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isobars



Joined: 12 Dec 1999
Posts: 14037

PostPosted: Mon May 06, 2013 2:43 pm    Post subject: Reply with quote

Yeah, MrGybe, but your mudder still wears combat boots.
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capetonian



Joined: 11 Aug 2006
Posts: 897
Location: Oahu

PostPosted: Mon May 06, 2013 3:21 pm    Post subject: Reply with quote

isobars wrote:
Yeah, MrGybe, but your mudder still wears combat boots.

?
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isobars



Joined: 12 Dec 1999
Posts: 14037

PostPosted: Mon May 06, 2013 3:29 pm    Post subject: Reply with quote

Just preempting mac's standard response to Mrgybe's proving him wrong.
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pueno



Joined: 03 Mar 2007
Posts: 2632

PostPosted: Mon May 06, 2013 4:06 pm    Post subject: Reply with quote

isobars wrote:
Yeah, MrGybe, but your mudder still wears combat boots.

Gosh, Mikey, when you're right, you're right.

It's not often that you get it right -- so, on those very rare occasions, you deserve credit.

Congratulations.

Still, you're funny. Laughing Laughing Laughing
.
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mac



Joined: 07 Mar 1999
Posts: 5120

PostPosted: Mon May 06, 2013 5:01 pm    Post subject: Reply with quote

Let's go back to the original screed by mrgybe about the unreasonable court case in New Hampshire, and see what the news media said:

Quote:
The $236 million Exxon Mobil verdict is the third-biggest in the U.S. this year, behind the $524 million awarded in a Nevada lawsuit against two units of UnitedHealth Inc. involving a negligent doctor, and one from February for $400 million in a price-fixing case against Dow Chemical Co (DOW). that is subject to tripling under U.S. antitrust law.

New Hampshire Attorney General Michael Delaney said at a press conference yesterday that the award was the largest verdict obtained by New Hampshire in the history of the state.

“We have made history with this case,” he said. In light of Exxon Mobil’s expected appeal, Delaney said he didn’t yet have details on how or when the money will be spent. “Our plan is to present a comprehensive proposal.”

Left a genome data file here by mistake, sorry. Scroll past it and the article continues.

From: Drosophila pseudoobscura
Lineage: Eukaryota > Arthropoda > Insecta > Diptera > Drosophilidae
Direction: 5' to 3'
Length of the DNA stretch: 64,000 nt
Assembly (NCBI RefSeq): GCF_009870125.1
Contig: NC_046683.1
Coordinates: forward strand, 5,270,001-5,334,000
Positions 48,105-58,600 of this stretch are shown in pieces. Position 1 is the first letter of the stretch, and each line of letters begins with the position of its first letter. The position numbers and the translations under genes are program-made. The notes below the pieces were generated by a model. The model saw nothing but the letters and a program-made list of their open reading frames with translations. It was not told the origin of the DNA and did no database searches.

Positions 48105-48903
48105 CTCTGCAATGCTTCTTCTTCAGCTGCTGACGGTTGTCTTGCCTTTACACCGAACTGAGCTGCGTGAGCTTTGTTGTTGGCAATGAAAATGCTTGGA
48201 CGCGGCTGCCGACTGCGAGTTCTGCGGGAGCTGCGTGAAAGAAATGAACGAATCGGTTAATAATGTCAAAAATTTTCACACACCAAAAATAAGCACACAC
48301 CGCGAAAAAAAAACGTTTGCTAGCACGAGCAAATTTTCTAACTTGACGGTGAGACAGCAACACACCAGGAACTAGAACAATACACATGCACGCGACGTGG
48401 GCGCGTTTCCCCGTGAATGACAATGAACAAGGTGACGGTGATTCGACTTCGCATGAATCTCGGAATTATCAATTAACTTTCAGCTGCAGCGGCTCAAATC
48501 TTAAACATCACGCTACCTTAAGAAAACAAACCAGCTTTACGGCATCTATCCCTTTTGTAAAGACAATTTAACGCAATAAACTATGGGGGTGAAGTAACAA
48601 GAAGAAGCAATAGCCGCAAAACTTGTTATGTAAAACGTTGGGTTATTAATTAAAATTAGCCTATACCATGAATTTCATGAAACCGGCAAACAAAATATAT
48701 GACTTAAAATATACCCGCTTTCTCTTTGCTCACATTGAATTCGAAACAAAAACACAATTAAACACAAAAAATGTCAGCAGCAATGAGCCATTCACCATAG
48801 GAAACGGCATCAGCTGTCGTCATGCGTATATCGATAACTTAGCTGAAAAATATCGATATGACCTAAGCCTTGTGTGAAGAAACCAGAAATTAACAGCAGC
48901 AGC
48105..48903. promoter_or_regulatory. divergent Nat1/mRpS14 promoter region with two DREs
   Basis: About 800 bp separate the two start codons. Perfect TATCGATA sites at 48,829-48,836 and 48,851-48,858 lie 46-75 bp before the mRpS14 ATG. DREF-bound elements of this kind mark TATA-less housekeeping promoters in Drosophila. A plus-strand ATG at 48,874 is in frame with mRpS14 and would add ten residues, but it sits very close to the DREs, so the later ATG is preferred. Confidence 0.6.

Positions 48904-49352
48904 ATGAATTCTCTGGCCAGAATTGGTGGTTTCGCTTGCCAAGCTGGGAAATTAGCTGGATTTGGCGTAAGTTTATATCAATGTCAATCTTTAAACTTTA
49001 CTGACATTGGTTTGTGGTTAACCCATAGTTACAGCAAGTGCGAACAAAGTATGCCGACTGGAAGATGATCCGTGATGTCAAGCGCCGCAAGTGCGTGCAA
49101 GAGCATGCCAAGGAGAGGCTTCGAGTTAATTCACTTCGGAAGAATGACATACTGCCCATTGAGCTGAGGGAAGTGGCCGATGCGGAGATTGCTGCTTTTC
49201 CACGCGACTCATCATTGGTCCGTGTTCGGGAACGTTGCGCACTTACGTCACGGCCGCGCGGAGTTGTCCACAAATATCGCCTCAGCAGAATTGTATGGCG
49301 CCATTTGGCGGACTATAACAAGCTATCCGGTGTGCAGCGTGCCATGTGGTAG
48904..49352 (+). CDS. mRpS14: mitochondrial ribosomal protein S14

Exxon Mobil told New Hampshire jurors that it was complying with a federal mandate to reduce air pollution when it used MTBE. The additive made gasoline burn more thoroughly, thus reducing air pollution from vehicle emissions, as required under the 1990 Clean Air Act.

The company also argued that fuel distributors had adequate warnings about the risks of MTBE and that the chemical hadn’t harmed anyone in the state.

Ethanol Possible

New Hampshire’s witnesses testified that oil companies could have used a chemical other than MTBE to increase the oxygen content of the fuel, such as ethanol. They said that Exxon Mobil’s own research showed MTBE would contaminate groundwater and be very costly and difficult to remove.

Exxon Mobil said ethanol wasn’t a good choice as an additive, because at the time of the federal mandate it wasn’t widely available. The company said it went ahead with MTBE even after a staff memo warning of its hazards because the benefits, in reducing air pollution, outweighed the risks.

Studies by the American Petroleum Institute were cited in court showing that at mid-to-high levels of ingestion or inhalation MTBE elevated the risk of brain tumors, liver cancer, blood cancer and kidney cancer in mice and rats. Exxon Mobil said there was no evidence of MTBE-caused illness in humans.